Current psychiatric pharmacotherapy options leave much to be desired, and manipulation of N-methyl-D-aspartate receptors (NMDARs) by positive and negative regulators has therapeutic benefit in major psychiatric disorders including schizophrenia and depression. We propose to capitalize on our recent discovery of a novel, very potent, and potentially endogenous positive modulator of NMDARs. The prototype is the major cholesterol metabolite in brain, 24S-hydroxycholesterol (24OH). Oxysterols like 24OH are cellular lipids generated from oxidation of cholesterol. Prevailing views suggest 24OH is synthesized as a convenient waste disposal vehicle for the neuronal pool of cholesterol that turns over in brain, but we have discovered that 24OH modulates NMDAR function at concentrations well below those measured in brain. We will leverage innovative chemical biology and physiological approaches toward understanding the mechanisms of 24OH. Our preliminary data suggest that 24OH and a synthetic analogue, Org-1, have unusual potentiating actions at NMDARs that are antagonized by another cholesterol metabolite, 25-hydroxycholesterol. We hypothesize that 24OH has direct effects on NMDAR channel gating through a novel receptor binding site. To understand mechanisms of oxysterol neuromodulation, we exploit a longstanding interdisciplinary collaboration with a synthetic chemistry laboratory, directed by Douglas Covey. We propose to use novel chemical tagging strategies to create analogues for cell biological and physiological studies. These approaches will yield insight into subcellular domains of exogenous oxysterol actions and insight into the peculiar kinetics of oxysterol action. We will also investigate the effects of 24OH and Org-1 on synaptic plasticity and behavior in wild type mice and in mice deficient in the enzyme that produces 24OH. Preliminary data suggest that 24OH and Org-1 enhance synaptic plasticity and cognition. This work will be complemented by measurements of endogenous 24OH and Org-1 levels under varied experimental conditions by collaborators at Weill Cornell Medical College. We have a strong interdisciplinary track record that will foster rapid progress. Upon completion of these studies, we expect to have elucidated mechanisms and effects of a novel neuromodulator with broad importance.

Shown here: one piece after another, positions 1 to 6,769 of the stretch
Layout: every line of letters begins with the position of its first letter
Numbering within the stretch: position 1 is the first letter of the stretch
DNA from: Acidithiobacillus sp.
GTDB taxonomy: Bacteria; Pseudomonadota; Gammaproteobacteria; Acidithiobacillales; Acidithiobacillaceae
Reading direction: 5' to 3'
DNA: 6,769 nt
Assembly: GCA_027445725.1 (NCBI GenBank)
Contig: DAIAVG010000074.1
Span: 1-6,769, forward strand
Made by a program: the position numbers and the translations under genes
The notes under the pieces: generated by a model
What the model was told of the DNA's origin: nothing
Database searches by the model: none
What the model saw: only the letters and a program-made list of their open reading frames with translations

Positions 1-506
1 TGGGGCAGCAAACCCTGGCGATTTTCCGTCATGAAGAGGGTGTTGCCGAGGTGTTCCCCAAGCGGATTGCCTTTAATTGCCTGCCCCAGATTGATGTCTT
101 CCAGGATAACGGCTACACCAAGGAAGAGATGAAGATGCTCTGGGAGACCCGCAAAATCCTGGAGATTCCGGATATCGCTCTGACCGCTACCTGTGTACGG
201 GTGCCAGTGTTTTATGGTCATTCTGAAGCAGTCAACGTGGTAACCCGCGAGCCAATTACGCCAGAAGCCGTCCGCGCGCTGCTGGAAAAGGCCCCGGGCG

Public Health Relevance

Current psychiatric pharmacotherapy options leave much to be desired, and NMDA receptor modulators show promise. Here we characterize the pharmacological properties and behavioral effects of novel endogenous NMDA receptor modulators. The main cholesterol metabolite in brain has potent positive modulatory actions, and another class of cholesterol metabolite inhibits the modulation. Thus, we explore a new push-pull system of interaction with a receptor class important to brain plasticity and disease.

Agency
National Institute of Health (NIH)
Institute
National Institute of Mental Health (NIMH)
Type
Research Project (R01)
Project #
1R01MH101874-01A1
Application #
8693215
Study Section
Molecular Neuropharmacology and Signaling Study Section (MNPS)
Program Officer
Nadler, Laurie S
Project Start
2014-08-21
Project End
2019-04-30
Budget Start
2014-08-21
Budget End
2015-04-30
Support Year
1
Fiscal Year
2014
Total Cost
$397,771
Indirect Cost
$123,074
Name
Washington University
Department
Psychiatry
Type
Schools of Medicine
DUNS #
068552207
City
Saint Louis
State
MO
Country
United States
Zip Code
63130
Linsenbardt, Andrew J; Taylor, Amanda; Emnett, Christine M et al. (2014) Different oxysterols have opposing actions at N-methyl-D-aspartate receptors. Neuropharmacology 85:232-42